Users in the Chinese market nearly always branch [what the authors call opening links in new windows], a behavior forced by their search engines' default settings. Some people speculate [footnote for http://www.quora.com/China/Why-do-most-hyperlinks- on-Chinese-websites-open-a-new-window-tab] that this default started because Internet access is slower in China and so branching enables Web pages to load in the background. Others believe default branching is economically motivated as it allows a search engine to keep users on its site longer. However, a qualitative study of how Chinese users perceive branching versus backtracking would be interesting since their default action is opposite of that for the American and European users, who have been previously studied.
It may be the case that a world where 99% of websites doing Y is slightly better than the one where 99% of websites do X. However, both of those worlds are preferable to the world where 50% of the websites do X and 50% do Y. If you live in browser doesn't handle links the way you prefer there's a way to change that for yourself.
This is mainly for 2 reasons.
First, we expect our users to not necessarily be techy (in contrast to what Marco says "Most people know how to open your article’s outbound links in new tabs or windows, especially readers of a tech site").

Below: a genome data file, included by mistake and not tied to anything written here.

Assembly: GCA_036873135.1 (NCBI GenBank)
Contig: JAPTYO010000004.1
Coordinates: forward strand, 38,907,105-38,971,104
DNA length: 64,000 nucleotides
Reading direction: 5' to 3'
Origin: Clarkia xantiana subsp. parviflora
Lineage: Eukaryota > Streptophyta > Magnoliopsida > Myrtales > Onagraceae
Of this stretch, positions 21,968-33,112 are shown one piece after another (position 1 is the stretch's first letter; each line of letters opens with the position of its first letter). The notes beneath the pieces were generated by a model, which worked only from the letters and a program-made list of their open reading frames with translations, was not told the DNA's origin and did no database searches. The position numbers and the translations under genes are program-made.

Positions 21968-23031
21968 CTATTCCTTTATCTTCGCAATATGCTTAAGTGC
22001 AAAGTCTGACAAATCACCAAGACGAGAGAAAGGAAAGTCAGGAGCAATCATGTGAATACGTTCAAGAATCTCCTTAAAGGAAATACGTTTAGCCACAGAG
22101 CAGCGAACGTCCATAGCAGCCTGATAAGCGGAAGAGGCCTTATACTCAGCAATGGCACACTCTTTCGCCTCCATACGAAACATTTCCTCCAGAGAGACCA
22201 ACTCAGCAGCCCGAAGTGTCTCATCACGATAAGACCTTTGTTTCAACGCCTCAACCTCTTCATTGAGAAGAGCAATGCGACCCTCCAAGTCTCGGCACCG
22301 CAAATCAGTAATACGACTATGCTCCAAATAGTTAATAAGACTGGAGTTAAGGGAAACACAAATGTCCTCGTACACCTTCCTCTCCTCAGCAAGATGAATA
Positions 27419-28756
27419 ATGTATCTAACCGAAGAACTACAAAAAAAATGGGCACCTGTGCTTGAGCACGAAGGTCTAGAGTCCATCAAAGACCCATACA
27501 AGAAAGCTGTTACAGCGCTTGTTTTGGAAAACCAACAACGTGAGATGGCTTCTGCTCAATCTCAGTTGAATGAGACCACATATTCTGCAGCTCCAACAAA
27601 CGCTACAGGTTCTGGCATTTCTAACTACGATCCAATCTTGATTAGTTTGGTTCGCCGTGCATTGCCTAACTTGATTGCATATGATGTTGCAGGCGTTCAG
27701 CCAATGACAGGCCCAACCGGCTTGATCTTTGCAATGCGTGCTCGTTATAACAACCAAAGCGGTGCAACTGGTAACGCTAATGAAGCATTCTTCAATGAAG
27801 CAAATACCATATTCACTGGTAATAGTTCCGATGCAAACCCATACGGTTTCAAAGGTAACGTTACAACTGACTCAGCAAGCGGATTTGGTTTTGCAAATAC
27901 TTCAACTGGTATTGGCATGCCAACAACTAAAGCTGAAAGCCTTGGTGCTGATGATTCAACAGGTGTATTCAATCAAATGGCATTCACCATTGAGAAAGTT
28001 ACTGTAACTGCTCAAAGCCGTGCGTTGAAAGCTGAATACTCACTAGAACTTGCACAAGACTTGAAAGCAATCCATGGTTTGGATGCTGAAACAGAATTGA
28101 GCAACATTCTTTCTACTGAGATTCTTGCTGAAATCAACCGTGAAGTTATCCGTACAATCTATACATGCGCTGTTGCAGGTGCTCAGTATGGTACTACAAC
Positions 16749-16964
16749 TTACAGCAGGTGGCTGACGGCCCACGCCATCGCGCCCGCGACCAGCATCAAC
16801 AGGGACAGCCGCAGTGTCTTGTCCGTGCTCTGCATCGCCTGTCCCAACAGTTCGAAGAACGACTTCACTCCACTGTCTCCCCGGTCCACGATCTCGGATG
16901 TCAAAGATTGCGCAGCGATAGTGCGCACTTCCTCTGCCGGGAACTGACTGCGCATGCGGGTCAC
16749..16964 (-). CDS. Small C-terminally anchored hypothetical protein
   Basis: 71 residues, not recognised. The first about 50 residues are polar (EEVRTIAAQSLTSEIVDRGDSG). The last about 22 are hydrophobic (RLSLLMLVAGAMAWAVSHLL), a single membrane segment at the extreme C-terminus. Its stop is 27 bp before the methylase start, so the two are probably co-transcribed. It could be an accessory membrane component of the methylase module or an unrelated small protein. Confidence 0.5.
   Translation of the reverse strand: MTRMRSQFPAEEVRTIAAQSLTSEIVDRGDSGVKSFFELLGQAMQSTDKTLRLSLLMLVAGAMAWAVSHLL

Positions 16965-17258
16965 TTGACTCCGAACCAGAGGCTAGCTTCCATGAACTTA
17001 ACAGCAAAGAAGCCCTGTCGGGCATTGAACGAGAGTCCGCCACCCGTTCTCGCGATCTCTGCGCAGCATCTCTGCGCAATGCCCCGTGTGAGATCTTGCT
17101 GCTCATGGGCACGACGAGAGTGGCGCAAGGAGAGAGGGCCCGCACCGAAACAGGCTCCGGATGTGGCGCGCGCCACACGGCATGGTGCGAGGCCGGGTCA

Second, we want a consistent experience across all websites we open, and some of them forced us to open in new tabs. We usually embed news into an iframe, with a Theneeds' top bar for actions including vote, share and go back to the content stream. Unfortunately many news sites are currently preventing embedding (e.g., via the HTTP header X-Frame-Options: SAMEORIGIN). We decided to open at least them (then, as I said, all) as users were frustrated by loosing access to the content stream.
Non-'techy' users understand the back button and they are completely flummoxed when a target=_blank link breaks this behaviour for them. They often don't notice the tab bar and don't realise that something unusual has happened that requires something other than their learned use of 'back'.
You have to understand that you're going against the norm. If 80% of links were target=_blank then your argument would make sense but they are not so I struggle to understand your justification.
This is actually the result of long thoughts and discussions, and I totally was (and, in general, am) against target=_blank. So I'm just reporting things as they are and as we decided in the team, I don't want to create a religion war :)
Anyway, what made me change opinion is actually my behavior here on hn. I usually go through all the stream, select the news that I want to read and open them in new tabs. Then I start, tab by tab, to consume them. So, based on my experience, I wouldn't find too disturbing an open in new tab.
I hate it when either of these are overridden.
target="_blank" is a matter of convenience for me and I respect sites that use it - especially if the link is outbound.
I wish Apple would introduce a better UI for this.
What would be the input paradigm? Two finger tap?
I've stood over my mother's shoulder too many times when she closes a tab and says "where did that last window go?" to agree with the blanket statement of "target blank is Bad".
> I believe the former is justifiable, the latter isn’t